The popular Shooting Industry Awards run by Sporting Gun magazine and its sister shooting titles recognise and reward the achievements of the gun trade – and this includes cartridge manufacturers.
Not only do the judges carry out technical and field tests on nominated loads but they also take into account the products’ volume sales.
This month then I thought it would be interesting to look back at the winners over the last five years to get an idea of what people are – or were – buying at the time.
All the winning game cartridges are still loaded so if you haven’t yet tried them, this might be the season to give them a go!
This year’s awards saw Hull’s High Pheasant receiving the IPC Media gong. High Pheasant is by far and away Hull’s best selling game cartridge and justifiably so.
As part of Hull’s premium game range, High Pheasant is ballistically similar to its Imperial Game and Sterling Game stablemates, with the different branding sensibly signifying different loads and case lengths.
Hull Cartridge have very recently revamped its entire premium game range with some very nice new packaging (take note Express!) which is understated but oozes quality and gives you an idea of what to expect performance wise.
High Pheasant is a very smooth shooting, classic English game load, and the manufacturer’s Royal Warrant provides peace of mind in that you are buying a quality product which does exactly what it says on the tin.
Lyalvale Express’s Supreme Game range – another long time favourite of mine – deservedly held the limelight this year.
Lyalvale of course was the first British manufacturer to put a game load into a black case and it has been much copied since.
Supreme Game probably offers the largest range of loads and shot sizes of all and it is also the only winner to be loaded in a genuine 65mm case across the range and that is a significant plus point in my view.
All the Supremes can be fired through a classic English side by side without worry.
Supreme with its smooth shooting Vectan powder will not disappoint in the field when under pressure.
Sadly the packaging is now looking extremely dated and could really do with being a little better quality. I raised this with Express quite some time ago but they don’t want to change – probably for very sensible economic reasons.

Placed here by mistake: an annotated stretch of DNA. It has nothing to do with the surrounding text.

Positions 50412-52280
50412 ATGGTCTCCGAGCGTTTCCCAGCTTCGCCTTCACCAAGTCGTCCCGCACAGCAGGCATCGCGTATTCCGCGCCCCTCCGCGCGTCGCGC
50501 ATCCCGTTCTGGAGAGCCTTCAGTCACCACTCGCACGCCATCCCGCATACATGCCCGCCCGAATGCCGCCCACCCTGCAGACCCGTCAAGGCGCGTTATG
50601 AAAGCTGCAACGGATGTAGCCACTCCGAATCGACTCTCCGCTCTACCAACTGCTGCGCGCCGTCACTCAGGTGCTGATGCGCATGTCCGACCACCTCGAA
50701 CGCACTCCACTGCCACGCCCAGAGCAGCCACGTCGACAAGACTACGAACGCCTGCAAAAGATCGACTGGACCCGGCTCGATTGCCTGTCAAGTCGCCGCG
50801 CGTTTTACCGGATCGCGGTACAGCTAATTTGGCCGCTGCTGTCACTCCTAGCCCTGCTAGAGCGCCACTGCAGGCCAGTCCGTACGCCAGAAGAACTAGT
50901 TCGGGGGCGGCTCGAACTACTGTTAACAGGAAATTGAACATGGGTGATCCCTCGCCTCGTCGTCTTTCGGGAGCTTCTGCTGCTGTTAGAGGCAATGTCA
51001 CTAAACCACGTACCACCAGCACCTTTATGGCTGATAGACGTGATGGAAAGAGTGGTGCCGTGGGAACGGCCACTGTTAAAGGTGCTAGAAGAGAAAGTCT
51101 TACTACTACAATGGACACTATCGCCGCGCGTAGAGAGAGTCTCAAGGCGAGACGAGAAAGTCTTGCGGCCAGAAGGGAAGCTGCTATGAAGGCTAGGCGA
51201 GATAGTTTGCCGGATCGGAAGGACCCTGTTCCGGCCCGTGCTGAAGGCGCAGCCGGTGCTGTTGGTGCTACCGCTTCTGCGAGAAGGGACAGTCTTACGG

And they say that improving the packaging won’t improve the performance. Fair point lads, but I really do think it needs to be dragged in to the 21st Century.
Prices are £ per thousand.
This is the year we saw Eley’s VIP taking the honours – a top end game shell in every respect with an extremely high performance to match. In recent months Eley has extended, upgraded and generally improved this 1450fps load by putting it into all new packaging and a sexy black case with super long brass head (you don’t need it).
The makers have opted for a smoother propellant in the form of Maxam’s PSB and it also has the only photodegradeable Plaswad available if you fancy it.
The VIP range has the distinct added advantage of offering exceptional value for this kind of performance in these increasingly austere economic times.
The winner that season was Gamebore’s very worthy Black Gold Game range, developed about four years ago and sensibly extended into other areas of the sport.
It, too, turns in a very high performance with Diamond Shot for improved patterns and loaded in a Gordon Recoil System (GRS) case to keep things smooth on the shoulder.
While Black Gold really does provide the very best performance money can buy my only gripe is that Gamebore should come up with a 5 and 7 shot 28gm fibre load, rather than just the 6 they currently do.
You are missing a trick here boys – they would sell!
The other thing is that the GRS case is 70mm (2 3/4in) so they can’t be used in your old English game gun.
This is a minor point, because Black Gold is a feisty little number, so probably more suited to O/U guns.
I do love the nickel head mind!
The latest winner of this category is the RC SIPE, and a well deserved one too if I might say so because it really has become the industry standard for mainstream pheasant shooting.
It’s another high performance load, extremely well made and comfortable to shoot in any O/U of standard weight.
I have been extolling its virtues for many a year. It’s a classic 32gm (1.1/8oz) pheasant load in shot sizes 4 to 7 – continental remember, so the true English size is always half a shot size larger than what it says on the packet.
Until four years ago it was only available loaded in a plastic wad, but a fibre version was added specifically for the UK market.
Finally, as one of my mates observed after a particularly successful day: “They are proper bloody flatteners!”